An international research team led by a University of Washington astronomer has worked out the intricate dance of seven planets circling an ultracool dwarf star known as TRAPPIST-1, nailing down the coordinates of the outermost world in the process.
The astronomers found that all seven exoplanets follow stable orbits thanks to a regular pattern of gravitational interactions, known as orbital resonance. And they determined conclusively that the seventh planet, called TRAPPIST-1h, is too cold for life – although it was could have been warmer in its ancient past.
The calculations, laid out today in the journal Nature Astronomy, will go down as another success story for the planet-hunting process.
“TRAPPIST-1h was exactly where our team predicted it to be,” the University of Washington’s Rodrigo Luger, lead author of the paper, said in a news release. “It had me worried for a while that we were seeing what we wanted to see. Things are almost never exactly as you expect in this field — there are usually surprises around every corner, but theory and observation matched perfectly in this case.”
Astronomers took note of the TRAPPIST-1 system back in February because the star is just 40 light-years from Earth, and because as many as three of its seven planets may be potentially habitable.
Data from the TRAPPIST telescope in Chile made it possible to describe the orbits of the inner six planets in detail, but more readings of planetary transits were required to confirm the orbit of TRAPPIST-1h.
Luger and his colleagues added in data from NASA’s Kepler Space Telescope, which is conducting what’s known as its K2 planet survey. Thanks to the Kepler data, the team determined that the TRAPPIST-1h has an 18.77-day orbit, and that it’s about three-quarters as wide as Earth.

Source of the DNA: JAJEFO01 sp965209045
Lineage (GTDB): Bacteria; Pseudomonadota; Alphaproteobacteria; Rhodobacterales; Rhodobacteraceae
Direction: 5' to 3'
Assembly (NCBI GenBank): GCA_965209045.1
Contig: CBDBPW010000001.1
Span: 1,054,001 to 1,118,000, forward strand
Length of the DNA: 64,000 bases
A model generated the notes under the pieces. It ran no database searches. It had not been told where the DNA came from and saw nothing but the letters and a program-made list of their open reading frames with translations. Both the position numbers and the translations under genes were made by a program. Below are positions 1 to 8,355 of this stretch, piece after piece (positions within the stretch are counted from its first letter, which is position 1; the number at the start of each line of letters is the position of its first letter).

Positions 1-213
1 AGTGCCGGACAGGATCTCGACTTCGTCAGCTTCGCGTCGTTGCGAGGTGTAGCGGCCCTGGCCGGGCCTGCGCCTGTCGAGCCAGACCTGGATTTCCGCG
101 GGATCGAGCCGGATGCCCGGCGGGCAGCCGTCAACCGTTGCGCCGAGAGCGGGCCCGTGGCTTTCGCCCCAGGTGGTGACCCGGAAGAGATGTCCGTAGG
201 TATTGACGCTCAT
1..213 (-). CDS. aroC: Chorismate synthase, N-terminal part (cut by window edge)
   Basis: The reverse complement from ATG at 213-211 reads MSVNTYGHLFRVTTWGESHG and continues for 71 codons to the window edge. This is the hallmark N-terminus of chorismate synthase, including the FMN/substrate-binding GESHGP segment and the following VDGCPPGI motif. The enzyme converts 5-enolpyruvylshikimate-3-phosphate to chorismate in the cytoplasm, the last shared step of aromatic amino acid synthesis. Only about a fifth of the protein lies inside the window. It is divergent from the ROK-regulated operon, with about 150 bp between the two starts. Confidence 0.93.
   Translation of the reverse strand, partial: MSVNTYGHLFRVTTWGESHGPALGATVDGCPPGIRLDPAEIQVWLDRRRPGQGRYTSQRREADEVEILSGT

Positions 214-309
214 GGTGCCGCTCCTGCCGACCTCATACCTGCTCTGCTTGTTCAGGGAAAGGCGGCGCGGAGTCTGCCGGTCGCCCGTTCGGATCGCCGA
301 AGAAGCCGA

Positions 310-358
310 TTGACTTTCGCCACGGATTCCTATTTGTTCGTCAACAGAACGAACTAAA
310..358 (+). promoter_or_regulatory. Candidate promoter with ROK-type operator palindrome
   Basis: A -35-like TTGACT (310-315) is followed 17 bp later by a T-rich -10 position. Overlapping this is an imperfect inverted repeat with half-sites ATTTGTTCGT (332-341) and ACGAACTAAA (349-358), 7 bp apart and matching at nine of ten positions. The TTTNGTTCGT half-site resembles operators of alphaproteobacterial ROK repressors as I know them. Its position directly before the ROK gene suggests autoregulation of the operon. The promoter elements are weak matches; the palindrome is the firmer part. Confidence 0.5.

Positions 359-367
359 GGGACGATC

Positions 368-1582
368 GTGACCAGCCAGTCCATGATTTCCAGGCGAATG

They found that the timing of the seven planets’ orbits were finely tuned in a 2:3:4:6:9:15:24 pattern, a “resonant chain” that can keep the planetary system running like clockwork for billions of years without any crashes.
TRAPPIST-1 is significantly dimmer and cooler than our sun, but its planets orbit significantly closer that any of our solar system’s worlds. That’s what makes it plausible to suggest that liquid water might exist on the fourth, fifth and sixth planets under the right conditions. They orbit in the “Goldilocks Zone,” which just might be not too hot, not too cold, but just right for life.
The newly reported findings confirm that the seventh planet is way too cold. Computer modeling suggests that its average temperature is 148 degrees below zero Fahrenheit. However, it could have been in a much warmer state for a period of several hundred million years when TRAPPIST-1 was younger and brighter.
“We could therefore be looking at a planet that was once habitable and has since frozen over, which is amazing to contemplate and great for follow-up studies,” Luger said.
TRAPPIST-1 and other relatively nearby star systems, such as Proxima Centauri, Alpha Centauri and LHS 1140b, are already on the list of future targets for close-up observations. And there’s a chance that the next generation of telescopes could determine whether the atmospheres of those star systems’ planets contain the chemical signatures of life.
“It’s incredibly exciting that we’re learning more about this planetary system elsewhere, especially about planet h, which we barely had information on until now,” Thomas Zurbuchen, NASA’s associate administrator for science, said in a news release. “This finding is a great example of how the scientific community is unleashing the power of complementary data from our different missions to make such fascinating discoveries.”
In addition to Luger, the authors of “A Seven-Planet Resonant Chain in TRAPPIST-1” include Ethan Kruse, Brett Morris, Daniel Foreman-Mackey and Eric Agol from UW, plus 28 additional authors from other institutions.